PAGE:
I’m not normally a big fan of annual reviews before Auld Lang Syne has been sung. There’s no birding being done on Skerries though so it seems pretty safe to say stumps have been drawn. If any of the residents turn up a Bittern or Glossy Ibis on the burn in the next few days I will update this post in due course.
White-tailed Eagle – first record
White’s Thrush – second record
Nightjar – second record
Golden Oriole – second record
Temminck’s Stint – second record
Gadwall – fourth record
Blyth’s Reed Warbler – seventh record
Olive-backed Pipit – ninth record
There was considerably less coverage outside of the peak migration seasons than in many recent years with no resident birders. In the spring a productive day trip occurred on 14 May and then birders were present from 21 May to 11 June. In the autumn Shetland birders made day trips weekly from 13 August to 10 September. Visiting birders were then present from 24 September to 13 October and finally 15-24 October.
Following the influx of Blue Tits and Great Tits into the isles in 2020 one of the latter remained until at least February. No records have been published in the second winter period.
A Mistle Thrush was seen on 16 April. A day visit during something of a fall on 14 May was headlined by a drake Gadwall but also produced Blue-headed Wagtail, Grasshopper Warbler and 35 Willow Warblers.
Eight Tree Sparrows on 22 May was a very good count by recent standards. Good coverage and rain to drop migrants produced scarce birds over the next few days including up to 3 Bluethroat as well as Red-backed Shrike and Icterine Warbler. On the 29th a White-tailed Eagle flew straight through the isles and 2 Red-backed Shrikes were present. A late Snow Bunting was present on May 31st.
June began with the first of a couple of male Grey-headed Wagtails in the month and a Common Rosefinch on the 1st. A spell of easterlies brought a Marsh Warbler on the 2nd followed by a male Blyth’s Reed Warbler initially in the same garden on the 3rd. Other birds seen at this time included up to 3 Red-backed Shrikes, 3 Icterine Warblers, 2 Marsh Warblers and a very showy male Bluethroat.
Two very good birds for the islands appeared at the end of the spring, when quality not quantity is often the order of the day. A Temminck’s Stint was seen on the ground before leaving north east on the 5th. A brief Golden Oriole by the airstrip on the 8th could not be relocated. Another Common Rosefinch was seen on the 10th.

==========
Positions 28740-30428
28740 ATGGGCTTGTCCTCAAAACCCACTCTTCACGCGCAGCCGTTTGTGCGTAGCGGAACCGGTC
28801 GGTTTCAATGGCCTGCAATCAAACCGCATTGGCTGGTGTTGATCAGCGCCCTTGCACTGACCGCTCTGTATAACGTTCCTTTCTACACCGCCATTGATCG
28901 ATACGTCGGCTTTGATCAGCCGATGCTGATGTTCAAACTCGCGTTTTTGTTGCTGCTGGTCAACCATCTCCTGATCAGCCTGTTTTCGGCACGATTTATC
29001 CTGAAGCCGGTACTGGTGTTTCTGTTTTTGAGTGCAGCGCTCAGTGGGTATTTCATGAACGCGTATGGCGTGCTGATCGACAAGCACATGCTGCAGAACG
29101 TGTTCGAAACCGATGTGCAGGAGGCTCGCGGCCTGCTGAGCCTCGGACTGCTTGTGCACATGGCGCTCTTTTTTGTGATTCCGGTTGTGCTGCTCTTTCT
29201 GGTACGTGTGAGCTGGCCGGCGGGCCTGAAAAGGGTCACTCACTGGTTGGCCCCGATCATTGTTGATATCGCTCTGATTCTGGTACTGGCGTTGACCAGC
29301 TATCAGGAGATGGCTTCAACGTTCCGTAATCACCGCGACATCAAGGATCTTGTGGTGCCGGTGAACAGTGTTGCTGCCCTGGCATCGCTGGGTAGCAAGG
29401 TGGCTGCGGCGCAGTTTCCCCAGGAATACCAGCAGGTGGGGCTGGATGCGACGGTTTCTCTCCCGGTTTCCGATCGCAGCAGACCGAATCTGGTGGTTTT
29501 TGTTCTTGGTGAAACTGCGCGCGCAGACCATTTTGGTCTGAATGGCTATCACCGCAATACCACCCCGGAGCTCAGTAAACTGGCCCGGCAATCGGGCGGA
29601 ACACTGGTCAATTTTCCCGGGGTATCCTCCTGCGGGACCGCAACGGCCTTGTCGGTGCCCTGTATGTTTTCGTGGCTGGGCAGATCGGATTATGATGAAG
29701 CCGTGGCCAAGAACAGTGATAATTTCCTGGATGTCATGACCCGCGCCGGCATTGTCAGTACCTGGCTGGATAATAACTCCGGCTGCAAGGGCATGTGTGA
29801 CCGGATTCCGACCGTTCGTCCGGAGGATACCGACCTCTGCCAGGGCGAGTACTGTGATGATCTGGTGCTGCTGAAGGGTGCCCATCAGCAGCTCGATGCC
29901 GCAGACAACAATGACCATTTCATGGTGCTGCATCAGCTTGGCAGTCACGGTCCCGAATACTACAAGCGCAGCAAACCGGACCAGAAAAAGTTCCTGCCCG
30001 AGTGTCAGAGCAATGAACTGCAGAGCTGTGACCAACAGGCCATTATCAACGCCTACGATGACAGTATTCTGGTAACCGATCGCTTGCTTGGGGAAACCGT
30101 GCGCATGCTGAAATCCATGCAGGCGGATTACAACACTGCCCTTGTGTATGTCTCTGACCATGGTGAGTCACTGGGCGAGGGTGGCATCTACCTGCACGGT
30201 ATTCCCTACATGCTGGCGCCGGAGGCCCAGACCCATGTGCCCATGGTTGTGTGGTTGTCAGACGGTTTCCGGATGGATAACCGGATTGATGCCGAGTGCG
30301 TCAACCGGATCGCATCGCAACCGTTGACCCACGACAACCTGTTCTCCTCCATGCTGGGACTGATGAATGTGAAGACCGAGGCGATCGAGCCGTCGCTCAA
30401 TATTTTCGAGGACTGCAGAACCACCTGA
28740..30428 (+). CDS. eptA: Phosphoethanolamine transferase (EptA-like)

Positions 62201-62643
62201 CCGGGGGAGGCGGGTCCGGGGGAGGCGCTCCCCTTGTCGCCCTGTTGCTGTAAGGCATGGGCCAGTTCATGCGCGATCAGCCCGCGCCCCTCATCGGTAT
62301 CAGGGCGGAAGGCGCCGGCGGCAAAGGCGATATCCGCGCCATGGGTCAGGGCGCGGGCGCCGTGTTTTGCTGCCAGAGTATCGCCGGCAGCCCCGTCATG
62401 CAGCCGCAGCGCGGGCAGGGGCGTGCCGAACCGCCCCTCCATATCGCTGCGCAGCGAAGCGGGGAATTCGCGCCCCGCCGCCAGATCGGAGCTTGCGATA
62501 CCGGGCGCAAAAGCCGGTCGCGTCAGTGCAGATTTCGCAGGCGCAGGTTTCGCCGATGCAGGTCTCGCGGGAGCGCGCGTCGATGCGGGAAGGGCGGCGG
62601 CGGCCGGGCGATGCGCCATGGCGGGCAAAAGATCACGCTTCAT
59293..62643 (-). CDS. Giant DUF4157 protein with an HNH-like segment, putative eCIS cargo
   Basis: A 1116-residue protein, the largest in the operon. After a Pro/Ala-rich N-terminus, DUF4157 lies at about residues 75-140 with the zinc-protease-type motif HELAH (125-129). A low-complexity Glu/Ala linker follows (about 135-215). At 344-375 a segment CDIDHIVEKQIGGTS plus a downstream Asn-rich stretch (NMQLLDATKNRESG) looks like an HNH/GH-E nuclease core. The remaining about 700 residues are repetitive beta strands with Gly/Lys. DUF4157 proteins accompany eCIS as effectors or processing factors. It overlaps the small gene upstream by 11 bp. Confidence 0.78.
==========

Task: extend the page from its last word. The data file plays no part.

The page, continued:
An early autumn visit on 13 August was productive with Greenish Warbler, 2 Icterine Warbler and a Barred Warbler. Up to 3 Barred Warblers and 3 rose finches were seen on other visits during the month. On 22 August a juvenile Hen Harrier and a Wood Warbler were also seen. On 5 September a Red-backed Shrike and 2 Common Rosefinches were logged.
The end of September kicked off with two Common Rosefinches and the first of very few Yellow-browed Warblers on 24th. The following day a Nightjar roosting on a wall was just the second Skerries record. As things began to turn up elsewhere on Shetland in brief easterlies a Rustic Bunting and 2 Barred Warblers were found on the 29th.
Early October kicked off with an Olive-backed Pipit and three Bluethroats on the 3rd, and a Marsh Warbler and a Grasshopper Warbler on the 4th. Three Shorelarks were discovered on the 5th and lingered for a few days before there was another lull in sightings.
A Little Auk on October 12th showed winter was round the corner. A Red-breasted Flycatcher on the 16th was a surprise with little else on the move. Strong south easterlies on the 18th promised thrush arrivals and delivered, and among them was a White’s Thrush seen briefly at the airstrip. Three Yellowhammers came in the same day and were still present when the last birder left.
The lack of easterlies for much of the main migration period in the autumn will be what many birders on Skerries and elsewhere on Shetland at the time will remember. As ever there could be quiet spells, but the higher than average spring coverage meant that one first for the isles and four seconds was actually quite respectable. You can go to Skerries in poor weeks weather wise and it’s undoubtedly tough, but when you get the right conditions the birding can be exhilarating and 2021 definitely had its moments.